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Yes, I conceed that shooting continuous in long bursts will result in a lot of wasted shots. (I believe I already said that.) But it also increases the possiblility of catching the shot you want.
Again, relying on long bursts is an extremely poor substitute for learning how to shoot a given sport. Continuous long bursts is the very definition of "spray and pray" and it's a poor substitute for learning how to shoot. It may increase the chance you "get the shot" by a little bit but learning how to shoot properly and shooting short bursts will increase your chance of "getting the shot" exponentially more. It's very similar to using a "sports mode" on a camera. It's a crutch that helps the neophyte get better results than "bad" but you have to get out of sports mode to really start getting quality. Same with your shot taking approach: spray-and-pray (or if you prefer the term "continuous in long bursts") will get you slightly better shots than not knowing how to shoot and taking short bursts. But if you want to make the jump to quality - ditch the "long continuous bursts" early and learn the sport and how to shoot it.

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And it greatly increases the possiblility of catching the shot you didn't know you wanted.
I just really disagree with this. Are you going to have your finger pressing the shutter for an hour and a half and take ten thousand frames? No. What you SHOULD be doing is continue to track a player through the play. Again, there are exceptional circumstances where contact continues for several seconds. And in that case, it is beneficial to keep taking shots. But that is the vast exception. Normally there is peak action, down turn, peak action, down turn. The experienced sports shooter continues to track the action and starts and stops the shooting. If you keep the hammer down every time you'll fill your memory card with thousands of shots and you STILL may have missed the shot unless you're shooting at 10-12fps. But the notion of keeping the hammer down in the off chance you'll luck into a great shot I don't buy. Much better to just focus track and be PREPARED for more action.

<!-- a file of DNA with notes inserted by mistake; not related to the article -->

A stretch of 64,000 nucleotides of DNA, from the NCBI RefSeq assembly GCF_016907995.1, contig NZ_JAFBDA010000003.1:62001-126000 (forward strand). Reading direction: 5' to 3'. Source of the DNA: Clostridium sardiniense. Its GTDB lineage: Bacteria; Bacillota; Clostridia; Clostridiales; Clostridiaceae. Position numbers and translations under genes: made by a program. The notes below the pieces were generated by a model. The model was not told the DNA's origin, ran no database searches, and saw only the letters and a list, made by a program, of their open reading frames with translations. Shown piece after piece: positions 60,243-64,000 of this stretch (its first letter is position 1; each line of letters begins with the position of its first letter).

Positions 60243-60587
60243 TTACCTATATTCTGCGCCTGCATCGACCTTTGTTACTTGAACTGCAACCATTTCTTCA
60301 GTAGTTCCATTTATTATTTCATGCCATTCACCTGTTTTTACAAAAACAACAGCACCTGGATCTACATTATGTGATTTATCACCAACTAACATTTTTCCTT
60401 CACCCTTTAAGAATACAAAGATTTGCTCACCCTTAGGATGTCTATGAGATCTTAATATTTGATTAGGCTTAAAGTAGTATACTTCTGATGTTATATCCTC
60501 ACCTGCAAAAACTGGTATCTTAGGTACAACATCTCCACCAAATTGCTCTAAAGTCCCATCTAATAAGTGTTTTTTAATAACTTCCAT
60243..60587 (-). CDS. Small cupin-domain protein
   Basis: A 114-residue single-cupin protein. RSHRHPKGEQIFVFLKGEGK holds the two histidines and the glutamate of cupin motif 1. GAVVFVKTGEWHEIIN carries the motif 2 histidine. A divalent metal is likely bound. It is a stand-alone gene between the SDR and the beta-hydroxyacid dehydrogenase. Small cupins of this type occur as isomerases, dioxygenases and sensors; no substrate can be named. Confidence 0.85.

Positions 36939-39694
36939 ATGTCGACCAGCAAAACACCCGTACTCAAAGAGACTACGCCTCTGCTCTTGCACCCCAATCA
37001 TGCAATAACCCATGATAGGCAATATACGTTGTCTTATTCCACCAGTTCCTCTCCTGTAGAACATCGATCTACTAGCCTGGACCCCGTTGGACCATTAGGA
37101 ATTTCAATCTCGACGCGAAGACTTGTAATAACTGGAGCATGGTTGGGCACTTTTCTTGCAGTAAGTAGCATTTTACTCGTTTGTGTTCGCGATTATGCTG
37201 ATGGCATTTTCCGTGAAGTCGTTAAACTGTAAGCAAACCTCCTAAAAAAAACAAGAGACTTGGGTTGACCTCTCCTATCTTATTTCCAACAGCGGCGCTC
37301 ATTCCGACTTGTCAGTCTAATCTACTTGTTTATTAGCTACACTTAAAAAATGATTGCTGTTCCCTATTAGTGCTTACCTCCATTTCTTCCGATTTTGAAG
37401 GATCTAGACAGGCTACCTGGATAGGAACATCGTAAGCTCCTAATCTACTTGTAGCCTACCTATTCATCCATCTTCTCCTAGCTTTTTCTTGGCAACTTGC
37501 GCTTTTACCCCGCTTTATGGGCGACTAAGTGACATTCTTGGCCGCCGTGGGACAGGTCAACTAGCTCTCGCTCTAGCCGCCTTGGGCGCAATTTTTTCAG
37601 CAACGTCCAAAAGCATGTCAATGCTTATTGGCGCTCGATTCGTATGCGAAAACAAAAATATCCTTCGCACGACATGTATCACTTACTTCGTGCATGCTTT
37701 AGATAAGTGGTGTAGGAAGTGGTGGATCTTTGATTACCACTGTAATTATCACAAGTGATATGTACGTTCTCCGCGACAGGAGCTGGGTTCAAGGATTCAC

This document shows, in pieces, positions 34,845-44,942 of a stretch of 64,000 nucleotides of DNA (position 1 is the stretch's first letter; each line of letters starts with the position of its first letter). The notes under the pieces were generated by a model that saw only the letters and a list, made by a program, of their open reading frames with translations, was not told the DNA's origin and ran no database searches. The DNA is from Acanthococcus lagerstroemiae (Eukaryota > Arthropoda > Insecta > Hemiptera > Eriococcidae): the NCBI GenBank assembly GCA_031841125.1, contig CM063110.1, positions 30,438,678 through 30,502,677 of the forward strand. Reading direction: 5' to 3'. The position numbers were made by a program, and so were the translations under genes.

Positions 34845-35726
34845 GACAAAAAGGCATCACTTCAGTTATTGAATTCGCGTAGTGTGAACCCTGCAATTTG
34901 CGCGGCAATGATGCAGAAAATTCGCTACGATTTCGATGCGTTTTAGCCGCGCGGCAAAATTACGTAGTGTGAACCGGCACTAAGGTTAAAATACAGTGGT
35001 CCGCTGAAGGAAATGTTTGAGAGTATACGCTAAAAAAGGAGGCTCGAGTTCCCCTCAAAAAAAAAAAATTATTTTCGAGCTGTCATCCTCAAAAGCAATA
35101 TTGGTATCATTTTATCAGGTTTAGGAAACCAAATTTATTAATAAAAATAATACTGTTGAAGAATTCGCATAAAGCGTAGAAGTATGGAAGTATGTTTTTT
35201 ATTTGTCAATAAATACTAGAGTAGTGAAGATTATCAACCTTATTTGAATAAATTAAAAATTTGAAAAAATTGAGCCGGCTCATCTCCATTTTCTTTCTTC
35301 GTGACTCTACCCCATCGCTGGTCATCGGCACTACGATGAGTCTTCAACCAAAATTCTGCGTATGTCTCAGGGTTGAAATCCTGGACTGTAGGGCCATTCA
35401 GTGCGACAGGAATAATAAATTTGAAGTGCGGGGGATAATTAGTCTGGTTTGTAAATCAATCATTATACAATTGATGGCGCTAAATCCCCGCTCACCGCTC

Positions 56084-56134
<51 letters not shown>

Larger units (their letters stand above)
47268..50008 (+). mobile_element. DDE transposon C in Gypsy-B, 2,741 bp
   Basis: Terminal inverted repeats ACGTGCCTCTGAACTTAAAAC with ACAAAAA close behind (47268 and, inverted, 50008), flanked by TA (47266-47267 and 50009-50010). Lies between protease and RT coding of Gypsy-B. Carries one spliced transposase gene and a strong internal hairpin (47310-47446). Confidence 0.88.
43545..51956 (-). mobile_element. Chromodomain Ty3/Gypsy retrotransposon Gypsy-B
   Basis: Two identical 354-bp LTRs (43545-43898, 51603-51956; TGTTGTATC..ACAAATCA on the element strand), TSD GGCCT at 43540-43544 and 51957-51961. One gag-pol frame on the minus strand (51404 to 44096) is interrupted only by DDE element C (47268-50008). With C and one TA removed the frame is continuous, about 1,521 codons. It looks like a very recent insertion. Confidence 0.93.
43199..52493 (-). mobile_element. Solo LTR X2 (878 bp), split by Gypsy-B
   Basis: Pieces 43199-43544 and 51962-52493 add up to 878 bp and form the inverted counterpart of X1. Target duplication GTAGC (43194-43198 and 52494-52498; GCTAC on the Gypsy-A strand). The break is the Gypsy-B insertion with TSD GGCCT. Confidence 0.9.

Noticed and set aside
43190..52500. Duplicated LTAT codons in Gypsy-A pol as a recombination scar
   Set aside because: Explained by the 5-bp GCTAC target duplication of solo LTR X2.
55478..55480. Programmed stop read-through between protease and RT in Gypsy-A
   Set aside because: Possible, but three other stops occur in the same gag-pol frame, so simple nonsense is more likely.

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Old Aug 18, 2011, 10:55 AM   #25
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The techniques players use to mislead each other work just as well on photographers, no matter how good they are.

Shooting continuously is a tool. You can use it or not. Certainly, your percentage of keepers will be low, but there's no reason to expect that your number of keepers will be fewer than if you hadn't, and it might be greater.
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Old Aug 18, 2011, 11:26 AM   #26
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The techniques players use to mislead each other work just as well on photographers, no matter how good they are.
Not really. A player is trying to fake out another player about things like which direction he will move. A photographer is more interested in whether he as the ball and if an opposing player is moving in on him. For a good photograph, it isn't really relevant who wins the battle of wits -- you just need to know that the battle is being joined.
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Old Aug 18, 2011, 11:51 AM   #27
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Not really. A player is trying to fake out another player about things like which direction he will move. A photographer is more interested in whether he as the ball and if an opposing player is moving in on him. For a good photograph, it isn't really relevant who wins the battle of wits -- you just need to know that the battle is being joined.